From the Chicago Reader (December 8, 1995). — J.R.
I Am Cuba
*** (A must-see)
Directed by Mikhail Kalatozov
Written by Yevgeny Yevtushenko and Enrique Pineda Barnet
With Luz Maria Collazo, Jose Gallardo, Sergio Corrieri, Maria Gonzalez Broche, Raul Garcia, and Jean Bouise.
Undeniably monstrous and breathtakingly beautiful, ridiculous and awe inspiring, I Am Cuba confounds so many usual yardsticks of judgment that any kind of star rating becomes inadequate. A delirious, lyrical, epic piece of communist propaganda from 1964 — at least three years in the making and 141 minutes long–it is simply too campy and too grotesque to qualify as a “masterpiece,” but I’d probably care less about it if it were one. A “must-see” may come closer to the mark, but it certainly isn’t a must-see for everybody. This movie has been rattling around in my head since I first encountered it 16 months ago, yet I can’t say it won’t enrage some people and bore others. Worth seeing? Has redeeming facet? Worthless? It fits all and none of these categories. To put it simply, the world doesn’t make allowances for a freak of this kind.
A Russian-Cuban production, it reportedly was hated in Russia and Cuba alike in the mid-60s, at least among government officials; in Cuba it was commonly known as I Am Not Cuba.… Read more »
This may be Antonioni’s most unjustly neglected fiction feature, at least in the U.S. (though even in France, where it’s on DVD, it’s only available in a box set). I reviewed it for the May 1975 issue of Monthly Film Bulletin. –J.R.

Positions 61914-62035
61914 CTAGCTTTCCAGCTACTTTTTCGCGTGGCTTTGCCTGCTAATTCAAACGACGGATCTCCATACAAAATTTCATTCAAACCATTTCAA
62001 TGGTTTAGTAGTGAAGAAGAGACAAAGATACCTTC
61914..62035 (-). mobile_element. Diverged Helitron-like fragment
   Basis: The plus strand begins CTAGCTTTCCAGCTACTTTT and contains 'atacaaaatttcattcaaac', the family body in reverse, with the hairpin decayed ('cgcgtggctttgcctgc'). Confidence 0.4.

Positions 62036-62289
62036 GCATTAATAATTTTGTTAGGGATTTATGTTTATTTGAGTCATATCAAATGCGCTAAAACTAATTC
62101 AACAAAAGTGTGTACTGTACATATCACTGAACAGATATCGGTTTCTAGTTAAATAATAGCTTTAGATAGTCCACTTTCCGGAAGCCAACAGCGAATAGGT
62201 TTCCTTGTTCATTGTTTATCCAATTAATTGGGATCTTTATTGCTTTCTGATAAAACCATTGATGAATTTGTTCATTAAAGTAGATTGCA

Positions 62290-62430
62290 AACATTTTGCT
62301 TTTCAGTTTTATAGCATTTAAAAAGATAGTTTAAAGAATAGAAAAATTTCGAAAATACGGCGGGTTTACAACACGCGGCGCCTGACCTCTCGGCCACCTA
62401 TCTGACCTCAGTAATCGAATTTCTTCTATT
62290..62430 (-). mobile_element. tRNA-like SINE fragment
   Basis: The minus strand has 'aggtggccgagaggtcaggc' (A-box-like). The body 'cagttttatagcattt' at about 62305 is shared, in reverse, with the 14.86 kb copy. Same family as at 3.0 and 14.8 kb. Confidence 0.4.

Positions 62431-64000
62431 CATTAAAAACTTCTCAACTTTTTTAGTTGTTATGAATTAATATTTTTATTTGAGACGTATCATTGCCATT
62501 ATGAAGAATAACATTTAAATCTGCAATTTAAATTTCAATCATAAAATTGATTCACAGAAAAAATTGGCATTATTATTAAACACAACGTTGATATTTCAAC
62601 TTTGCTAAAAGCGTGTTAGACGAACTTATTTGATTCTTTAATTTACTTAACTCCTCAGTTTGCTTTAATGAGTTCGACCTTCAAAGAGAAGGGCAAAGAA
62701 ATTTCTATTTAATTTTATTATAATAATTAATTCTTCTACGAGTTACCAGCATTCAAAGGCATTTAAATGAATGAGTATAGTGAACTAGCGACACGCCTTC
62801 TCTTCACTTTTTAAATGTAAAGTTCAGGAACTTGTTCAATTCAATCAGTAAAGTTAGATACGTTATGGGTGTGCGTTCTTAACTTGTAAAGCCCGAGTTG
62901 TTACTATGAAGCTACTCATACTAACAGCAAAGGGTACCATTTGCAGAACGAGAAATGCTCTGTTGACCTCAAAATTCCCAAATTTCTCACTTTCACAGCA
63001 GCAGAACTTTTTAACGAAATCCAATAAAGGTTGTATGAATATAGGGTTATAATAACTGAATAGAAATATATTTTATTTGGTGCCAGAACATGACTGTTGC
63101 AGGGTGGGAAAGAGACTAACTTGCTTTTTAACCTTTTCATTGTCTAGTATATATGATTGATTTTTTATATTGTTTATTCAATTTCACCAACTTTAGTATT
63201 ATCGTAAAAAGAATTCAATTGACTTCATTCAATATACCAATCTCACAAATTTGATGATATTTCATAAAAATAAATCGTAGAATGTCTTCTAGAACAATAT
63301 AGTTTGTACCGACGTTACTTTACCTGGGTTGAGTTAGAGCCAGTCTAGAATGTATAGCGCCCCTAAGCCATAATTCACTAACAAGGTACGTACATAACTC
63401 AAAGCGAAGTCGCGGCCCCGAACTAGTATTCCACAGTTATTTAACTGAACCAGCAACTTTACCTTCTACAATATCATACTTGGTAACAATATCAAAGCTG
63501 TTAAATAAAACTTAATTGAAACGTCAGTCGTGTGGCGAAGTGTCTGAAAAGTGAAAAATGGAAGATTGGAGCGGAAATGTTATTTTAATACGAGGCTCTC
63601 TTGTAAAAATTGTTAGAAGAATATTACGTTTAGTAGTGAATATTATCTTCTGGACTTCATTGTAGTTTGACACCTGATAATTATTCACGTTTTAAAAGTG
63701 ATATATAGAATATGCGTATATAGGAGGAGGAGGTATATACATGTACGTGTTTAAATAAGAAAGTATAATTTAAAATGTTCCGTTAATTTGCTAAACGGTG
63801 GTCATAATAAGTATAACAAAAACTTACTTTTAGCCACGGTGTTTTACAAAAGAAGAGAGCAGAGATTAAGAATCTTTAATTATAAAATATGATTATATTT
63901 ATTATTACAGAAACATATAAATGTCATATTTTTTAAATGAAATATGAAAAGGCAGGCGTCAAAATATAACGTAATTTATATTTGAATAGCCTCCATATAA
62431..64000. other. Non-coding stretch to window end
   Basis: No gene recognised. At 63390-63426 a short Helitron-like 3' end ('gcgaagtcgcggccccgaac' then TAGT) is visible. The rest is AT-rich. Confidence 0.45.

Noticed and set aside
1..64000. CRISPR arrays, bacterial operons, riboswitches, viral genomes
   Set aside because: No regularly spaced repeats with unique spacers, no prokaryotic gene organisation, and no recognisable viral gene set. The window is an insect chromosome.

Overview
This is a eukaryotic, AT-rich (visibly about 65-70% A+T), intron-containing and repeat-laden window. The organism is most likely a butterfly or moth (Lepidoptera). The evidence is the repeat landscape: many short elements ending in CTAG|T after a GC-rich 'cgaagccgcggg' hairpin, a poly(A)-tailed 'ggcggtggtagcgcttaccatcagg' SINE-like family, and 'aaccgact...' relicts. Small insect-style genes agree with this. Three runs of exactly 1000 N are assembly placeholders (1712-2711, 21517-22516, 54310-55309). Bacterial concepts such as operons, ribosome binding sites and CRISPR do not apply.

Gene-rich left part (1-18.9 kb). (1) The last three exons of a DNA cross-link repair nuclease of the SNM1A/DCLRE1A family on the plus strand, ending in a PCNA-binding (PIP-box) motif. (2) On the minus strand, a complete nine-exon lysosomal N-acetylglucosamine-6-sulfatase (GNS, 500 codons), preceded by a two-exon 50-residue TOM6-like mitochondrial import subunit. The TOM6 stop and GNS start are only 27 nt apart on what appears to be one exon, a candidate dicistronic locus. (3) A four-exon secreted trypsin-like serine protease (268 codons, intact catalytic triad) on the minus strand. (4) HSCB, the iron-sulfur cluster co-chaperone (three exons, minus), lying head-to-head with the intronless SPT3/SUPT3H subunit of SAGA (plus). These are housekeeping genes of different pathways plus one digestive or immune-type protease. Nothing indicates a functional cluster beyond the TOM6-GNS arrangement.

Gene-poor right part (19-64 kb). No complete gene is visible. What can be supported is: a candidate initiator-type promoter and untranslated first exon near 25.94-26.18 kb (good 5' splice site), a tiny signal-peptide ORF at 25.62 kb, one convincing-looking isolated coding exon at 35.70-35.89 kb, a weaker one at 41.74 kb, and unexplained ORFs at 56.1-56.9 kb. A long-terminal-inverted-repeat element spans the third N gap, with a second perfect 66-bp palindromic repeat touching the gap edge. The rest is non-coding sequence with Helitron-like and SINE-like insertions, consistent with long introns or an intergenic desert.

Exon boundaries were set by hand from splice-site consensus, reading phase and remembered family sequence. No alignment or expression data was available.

Signora Senza Camelie, La
(The Lady Without Camelias)
Italy, 1953 Director: Michelangelo Antonioni
If it lacks the final fusion of purposes characterizing a masterwork, La Signora Senza Camelie is nevertheless so unmistakably and remarkably the work of a master that one is shocked to discover the rather cursory critical treatment is has generally been accorded. A frequent bone of contention is Lucia Bosè’s performance as the starlet in search of an identity –- recalling that the part was first offered, in turn, to Gina Lollobrigida and Sophia Loren, and usually implying some difficulty in accepting Bosè as a persuasive Milanese-shopgirl-turned-sex-symbol. Yet what strikes one at once today is how totally her cold, somewhat remote beauty establishes and “places” the tone of the film, clarifying her cosmic distance from the brassy world of popular filmmaking as well as the natural way in which she might become the goddess of such a realm. In anticipation of Godard’s Vivre sa vie, Antonioni brilliantly opens the film with an image of Clara seen from behind, as an anonymous pedestrian -– tracing her fingers across a move poster and then strolling down the street, the camera gliding slowly after her until she turns into the cinema entrance.… Read more »
From Time Out (London), Sept. 27—Oct. 3, 1974. –- J.R.
‘Amarcord’ (Curzon, Warner West End) is Fellini at this ripest and loudest, which is not to say always at his best. Recreating a fantasy vision of his home town during the fascist period, with generous helpings of soap opera and burlesque, he generally gets his better effects by orchestrating his colorful cast of characters around the town square, on a boat outing, or at a festive local wedding. When he narrows his focus to individual groups, he usually limits himself to corny bathroom and bedroom jokes which produce the desired titters but little else. But despite the ups and downs, it’s still Fellini, which has become an identifiable substance like salami or pepperoni that can be sliced into at any point, yielding pretty much the same general consistency and flavor. There are the expected set pieces (family dinner, fascist rally), the customary cartoon cut-outs (a blind accordionist, a tobacconist with breasts the size of watermelons), and the tearful tones of Nino Rota, as evocative as ever. Fellini’s home town would have liked it. (Jonathan Rosenbaum)
… Read more »